SANTA ANA (AP) — Conservationists are turning their attention to the restoration of the Santa Ana River in Southern California after recently approved legislation established a program to create a network of trails and river-bottom parks that could eventually connect scenic spots from Big Bear Lake to Huntington Beach.
The measure, sponsored by state Sen. Lou Correa, D-Santa Ana, takes its lead from a 17-year-old Coastal Conservancy program focused on bettering public access to open spaces in the San Francisco Bay Area, the Los Angeles Times reported Monday.
Correa ultimately wants to build 30 miles of trail that would complete a 110-mile hiking and biking path to link the parks and bring new visitors to restaurants and shops in nearby downtowns.
“People want their streams back — all of them, including the Santa Ana,” said Stephen Mitchell, a science librarian and co-coordinator of the nonprofit University of California, Riverside Friends of the Santa Ana River.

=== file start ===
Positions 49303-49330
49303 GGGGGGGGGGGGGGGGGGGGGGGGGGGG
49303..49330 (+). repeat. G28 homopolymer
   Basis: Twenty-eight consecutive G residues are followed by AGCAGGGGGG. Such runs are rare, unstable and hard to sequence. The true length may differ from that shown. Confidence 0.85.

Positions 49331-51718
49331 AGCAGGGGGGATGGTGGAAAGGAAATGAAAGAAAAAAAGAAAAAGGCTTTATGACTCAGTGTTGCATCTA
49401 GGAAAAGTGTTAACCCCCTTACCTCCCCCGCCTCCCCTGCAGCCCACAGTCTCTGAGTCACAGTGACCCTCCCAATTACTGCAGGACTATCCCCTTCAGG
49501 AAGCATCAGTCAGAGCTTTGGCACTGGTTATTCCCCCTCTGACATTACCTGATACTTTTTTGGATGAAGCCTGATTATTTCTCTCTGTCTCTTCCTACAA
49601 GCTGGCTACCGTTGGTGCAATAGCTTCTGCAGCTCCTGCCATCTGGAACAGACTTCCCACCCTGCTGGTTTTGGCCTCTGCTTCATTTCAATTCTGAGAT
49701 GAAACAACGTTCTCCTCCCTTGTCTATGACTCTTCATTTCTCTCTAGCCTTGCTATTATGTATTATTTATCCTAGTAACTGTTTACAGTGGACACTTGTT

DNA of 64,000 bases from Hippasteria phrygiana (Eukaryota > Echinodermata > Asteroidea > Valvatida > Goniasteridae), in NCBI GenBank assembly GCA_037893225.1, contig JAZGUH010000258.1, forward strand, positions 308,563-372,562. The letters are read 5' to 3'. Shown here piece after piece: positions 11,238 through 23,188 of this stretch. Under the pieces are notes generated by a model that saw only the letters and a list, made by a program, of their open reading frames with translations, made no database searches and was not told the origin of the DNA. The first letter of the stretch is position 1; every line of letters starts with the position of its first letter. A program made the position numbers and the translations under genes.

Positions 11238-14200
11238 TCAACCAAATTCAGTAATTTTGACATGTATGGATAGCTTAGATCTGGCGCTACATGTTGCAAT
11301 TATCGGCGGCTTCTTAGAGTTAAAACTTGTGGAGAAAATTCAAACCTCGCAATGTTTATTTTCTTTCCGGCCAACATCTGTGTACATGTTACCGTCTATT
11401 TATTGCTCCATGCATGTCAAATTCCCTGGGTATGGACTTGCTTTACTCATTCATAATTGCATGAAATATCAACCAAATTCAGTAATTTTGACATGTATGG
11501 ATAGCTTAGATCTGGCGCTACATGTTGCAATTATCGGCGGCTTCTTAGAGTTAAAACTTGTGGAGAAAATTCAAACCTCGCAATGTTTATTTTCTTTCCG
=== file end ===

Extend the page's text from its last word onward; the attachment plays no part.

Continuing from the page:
The Santa Ana River begins with snow melt and natural springs near Big Bear Lake and flows for 96 miles to reach the Pacific Ocean. Twenty-six of those miles traverse heavily populated Orange County, but much of the riverbed is encased in concrete for use as a flood control channel and flows through commercial and industrial zones with little green space.
The river is part of the largest stream system in the region that covers about 2,700 square miles in parts of four fast-growing, urban counties: Orange, San Bernardino, Riverside and Los Angeles.
More than 5 million people live within a half-mile of Santa Ana River’s banks or the banks of one of its tributaries — a population expected to double by 2050, according to the legislation.
Proponents of greening the river — formerly known in Orange County as Flood Control Channel EO1 — point to other urban waterways, including the Los Angeles and San Gabriel rivers, as examples of how riverbeds can provide green space.